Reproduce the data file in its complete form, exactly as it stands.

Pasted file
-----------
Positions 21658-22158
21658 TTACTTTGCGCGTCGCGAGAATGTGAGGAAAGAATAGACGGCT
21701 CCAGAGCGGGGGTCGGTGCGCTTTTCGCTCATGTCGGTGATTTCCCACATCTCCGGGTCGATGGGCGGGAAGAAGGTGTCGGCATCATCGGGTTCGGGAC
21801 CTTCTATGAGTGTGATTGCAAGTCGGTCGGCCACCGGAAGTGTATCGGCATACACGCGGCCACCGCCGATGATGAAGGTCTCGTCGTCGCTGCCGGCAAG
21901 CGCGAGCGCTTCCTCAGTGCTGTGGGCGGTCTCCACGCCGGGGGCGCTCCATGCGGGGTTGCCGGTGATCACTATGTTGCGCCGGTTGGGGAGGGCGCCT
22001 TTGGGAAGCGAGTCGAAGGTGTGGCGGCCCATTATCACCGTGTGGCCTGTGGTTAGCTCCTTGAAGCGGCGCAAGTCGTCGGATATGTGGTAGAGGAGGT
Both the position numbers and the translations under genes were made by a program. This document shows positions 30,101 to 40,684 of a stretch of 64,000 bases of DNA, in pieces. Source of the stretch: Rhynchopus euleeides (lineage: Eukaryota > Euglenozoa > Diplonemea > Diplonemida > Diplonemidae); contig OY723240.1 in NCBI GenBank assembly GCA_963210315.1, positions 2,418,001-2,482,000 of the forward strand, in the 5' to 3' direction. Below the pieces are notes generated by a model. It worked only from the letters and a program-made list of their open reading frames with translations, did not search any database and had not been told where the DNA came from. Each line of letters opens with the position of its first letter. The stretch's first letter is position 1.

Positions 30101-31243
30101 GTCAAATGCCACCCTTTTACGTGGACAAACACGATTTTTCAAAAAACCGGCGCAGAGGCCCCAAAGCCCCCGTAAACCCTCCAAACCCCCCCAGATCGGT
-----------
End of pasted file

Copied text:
Positions 21658-22158
21658 TTACTTTGCGCGTCGCGAGAATGTGAGGAAAGAATAGACGGCT
21701 CCAGAGCGGGGGTCGGTGCGCTTTTCGCTCATGTCGGTGATTTCCCACATCTCCGGGTCGATGGGCGGGAAGAAGGTGTCGGCATCATCGGGTTCGGGAC
21801 CTTCTATGAGTGTGATTGCAAGTCGGTCGGCCACCGGAAGTGTATCGGCATACACGCGGCCACCGCCGATGATGAAGGTCTCGTCGTCGCTGCCGGCAAG
21901 CGCGAGCGCTTCCTCAGTGCTGTGGGCGGTCTCCACGCCGGGGGCGCTCCATGCGGGGTTGCCGGTGATCACTATGTTGCGCCGGTTGGGGAGGGCGCCT
22001 TTGGGAAGCGAGTCGAAGGTGTGGCGGCCCATTATCACCGTGTGGCCTGTGGTTAGCTCCTTGAAGCGGCGCAAGTCGTCGGATATGTGGTAGAGGAGGT
Both the position numbers and the translations under genes were made by a program. This document shows positions 30,101 to 40,684 of a stretch of 64,000 bases of DNA, in pieces. Source of the stretch: Rhynchopus euleeides (lineage: Eukaryota > Euglenozoa > Diplonemea > Diplonemida > Diplonemidae); contig OY723240.1 in NCBI GenBank assembly GCA_963210315.1, positions 2,418,001-2,482,000 of the forward strand, in the 5' to 3' direction. Below the pieces are notes generated by a model. It worked only from the letters and a program-made list of their open reading frames with translations, did not search any database and had not been told where the DNA came from. Each line of letters opens with the position of its first letter. The stretch's first letter is position 1.

Positions 30101-31243
30101 GTCAAATGCCACCCTTTTACGTGGACAAACACGATTTTTCAAAAAACCGGCGCAGAGGCCCCAAAGCCCCCGTAAACCCTCCAAACCCCCCCAGATCGGT